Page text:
WEST has proved such a resounding success that Petra will soon be on the move. She has been given a £1.85 million grant by the Scottish government to build a stand-alone new brewery outside the city that will be capable of producing 42,000 barrels a year. She plans to open a second beer hall in Edinburgh, the Scottish capital, and doesn’t rule out a venture in London. Her bottled beers are on sale throughout what is still the United Kingdom.

Tennent’s remains the biggest brewer in Scotland but its once deadly rival, Scottish & Newcastle, is long gone. S&N’s brewing operations are now owned by Heineken and its lone brewery in Scotland is Caledonian in Edinburgh. “The Caley,” as it’s known, produces the country’s leading ale, Deuchars IPA, which has won the supreme accolade of the Campaign for Real Ale’s (CAMRA) Champion Beer of Britain.

Heineken, wisely, doesn’t tamper with success and even flies its executives from the Netherlands to see at first-hand what it calls “a proper little brewery,” with traditional mash tuns and kettles that are fired by direct flame.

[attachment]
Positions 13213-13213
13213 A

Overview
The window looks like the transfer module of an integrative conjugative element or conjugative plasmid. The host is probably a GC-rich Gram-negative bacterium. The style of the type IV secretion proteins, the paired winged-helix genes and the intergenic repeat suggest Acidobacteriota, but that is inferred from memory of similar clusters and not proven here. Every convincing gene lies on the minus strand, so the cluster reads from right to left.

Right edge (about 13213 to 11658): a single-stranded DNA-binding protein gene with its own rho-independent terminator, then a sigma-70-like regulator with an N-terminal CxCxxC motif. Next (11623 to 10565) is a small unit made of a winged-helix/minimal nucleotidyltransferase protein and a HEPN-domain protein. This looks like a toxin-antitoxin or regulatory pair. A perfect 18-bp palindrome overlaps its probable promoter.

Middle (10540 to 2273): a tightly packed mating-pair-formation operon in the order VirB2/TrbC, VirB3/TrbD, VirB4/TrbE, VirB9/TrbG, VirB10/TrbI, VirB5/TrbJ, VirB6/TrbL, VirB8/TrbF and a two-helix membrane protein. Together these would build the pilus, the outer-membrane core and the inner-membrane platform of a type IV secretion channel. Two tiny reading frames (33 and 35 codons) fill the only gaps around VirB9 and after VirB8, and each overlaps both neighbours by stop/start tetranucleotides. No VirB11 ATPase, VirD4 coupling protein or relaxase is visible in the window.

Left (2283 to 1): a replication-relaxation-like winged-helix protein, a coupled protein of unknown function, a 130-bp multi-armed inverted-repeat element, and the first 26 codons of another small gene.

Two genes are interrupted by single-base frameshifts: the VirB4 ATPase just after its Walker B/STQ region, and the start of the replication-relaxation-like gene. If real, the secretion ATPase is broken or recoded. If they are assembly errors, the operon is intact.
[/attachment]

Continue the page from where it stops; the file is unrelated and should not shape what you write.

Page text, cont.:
Scotland was once famous for such styles as Light and Heavy, the Scottish equivalents of Mild and Bitter in England, though maltier and less heavily hopped. But the arrival of a new breed of keen younger brewers has brought a dramatic change to the range of beers now available. Breweries stretch from the border with England to the far-flung islands of Orkney and Shetland, with new styles—including golden ales, IPAs, oak-aged beers, heather ales, porters and stouts—in the ascendancy.